To give you a more complete picture of my lack of preparation, in the month leading up to the race, I completed no more than five swims, each consisting of 2,500 yards or less. The race around the island would be 2 miles--or 3,520 yards--long. Furthermore, all of my "training" was done in a 25-yard chlorinated pool whereas these 2 miles would be swum in the salty, murky, turbulent waters of the East River.
But never mind all that.
Fortunately for me, instead of making me panic, nervousness makes me talk. And because I knew how poorly prepared I was, I started talking at least before the race. "Boy I sure hope I don't drown," was my favorite mantra, even though I knew full well that, as a lifelong swimmer, my chances of drowning were about slim-to-none. I just needed to remind myself (and everyone around me) that I wasn't prepared to race this swim, so merely finishing should be achievement enough.
Meaning, shut up and swim.
By the time I stood, burning the soles of my feet on the concrete sidewalk leading up to the starting dock, I had successfully managed to quash my competitive spirit. I wasn't ready for this race. I wouldn't be winning any awards. And frankly, I should be satisfied if I could get to the finish without too much trouble. And I was pretty happy with that outlook.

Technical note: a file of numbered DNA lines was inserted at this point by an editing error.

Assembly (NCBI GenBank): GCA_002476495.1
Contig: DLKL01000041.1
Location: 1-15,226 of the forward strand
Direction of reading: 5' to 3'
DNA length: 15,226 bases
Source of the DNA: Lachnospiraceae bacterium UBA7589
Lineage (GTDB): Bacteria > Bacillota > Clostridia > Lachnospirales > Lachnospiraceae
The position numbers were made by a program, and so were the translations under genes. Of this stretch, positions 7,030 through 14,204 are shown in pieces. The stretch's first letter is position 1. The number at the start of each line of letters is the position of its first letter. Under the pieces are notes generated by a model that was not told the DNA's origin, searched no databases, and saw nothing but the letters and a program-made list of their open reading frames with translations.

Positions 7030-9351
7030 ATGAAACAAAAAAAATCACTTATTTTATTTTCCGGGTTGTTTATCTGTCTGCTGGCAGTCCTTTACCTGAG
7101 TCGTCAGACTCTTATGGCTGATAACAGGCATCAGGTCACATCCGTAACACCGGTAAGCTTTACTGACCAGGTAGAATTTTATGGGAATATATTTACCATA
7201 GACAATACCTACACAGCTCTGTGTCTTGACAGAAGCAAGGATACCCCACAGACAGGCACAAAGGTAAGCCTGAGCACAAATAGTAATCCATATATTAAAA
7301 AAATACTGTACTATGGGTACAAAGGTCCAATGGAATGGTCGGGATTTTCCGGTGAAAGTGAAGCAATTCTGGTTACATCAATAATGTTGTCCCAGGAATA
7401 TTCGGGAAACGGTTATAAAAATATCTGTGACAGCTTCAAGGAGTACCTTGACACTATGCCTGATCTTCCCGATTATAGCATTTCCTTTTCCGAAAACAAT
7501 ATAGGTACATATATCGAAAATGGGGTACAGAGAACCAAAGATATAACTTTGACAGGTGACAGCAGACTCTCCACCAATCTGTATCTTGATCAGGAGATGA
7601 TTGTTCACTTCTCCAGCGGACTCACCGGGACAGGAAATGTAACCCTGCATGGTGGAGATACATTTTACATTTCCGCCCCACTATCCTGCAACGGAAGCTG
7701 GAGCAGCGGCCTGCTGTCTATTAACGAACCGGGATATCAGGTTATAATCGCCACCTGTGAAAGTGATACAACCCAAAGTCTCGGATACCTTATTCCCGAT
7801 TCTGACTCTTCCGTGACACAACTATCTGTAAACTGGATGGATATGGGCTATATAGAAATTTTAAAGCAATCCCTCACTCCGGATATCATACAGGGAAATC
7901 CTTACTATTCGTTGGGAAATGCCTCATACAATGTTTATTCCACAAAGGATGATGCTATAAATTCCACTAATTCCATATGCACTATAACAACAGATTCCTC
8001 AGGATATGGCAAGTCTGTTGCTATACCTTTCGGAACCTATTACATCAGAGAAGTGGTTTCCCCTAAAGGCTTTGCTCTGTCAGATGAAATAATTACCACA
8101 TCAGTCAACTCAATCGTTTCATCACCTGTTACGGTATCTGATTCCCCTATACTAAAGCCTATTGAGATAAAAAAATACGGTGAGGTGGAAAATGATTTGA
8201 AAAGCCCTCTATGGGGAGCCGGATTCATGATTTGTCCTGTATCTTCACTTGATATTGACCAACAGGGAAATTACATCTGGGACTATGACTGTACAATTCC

That is, until I hit the water.
What I like best about open water swimming is how it can become a bit hypnotic. With no walls, no flip turns, and no lane lines, you fall into this rhythm of stroking, breathing, and sighting that makes swimming seem easier than it ever feels in a pool. Sure, the waves tossing your body around like a rag doll and occasionally smashing you right in the face when you were about to take a breath. But you can ignore most of that, eventually, and just count. One, two three, breathe. One, two three, head up.
God I love open water swimming.
Long story short, I finished the race without too much trouble. The worst part was probably the fact that I couldn't see the final "finishing line" dock in time, so I didn't finish with an "empty tank." Swimmers were already lounging around on the grass beyond the finish chute by the time I got there, but not too many, so I figured I might not have finished at the very front of the pack, but at least I wasn't last!
Here's how the race panned out:
|Race Length||Finishing Time||Overall Place||Gender Place (All Women)||Age Group Place (F20-30)|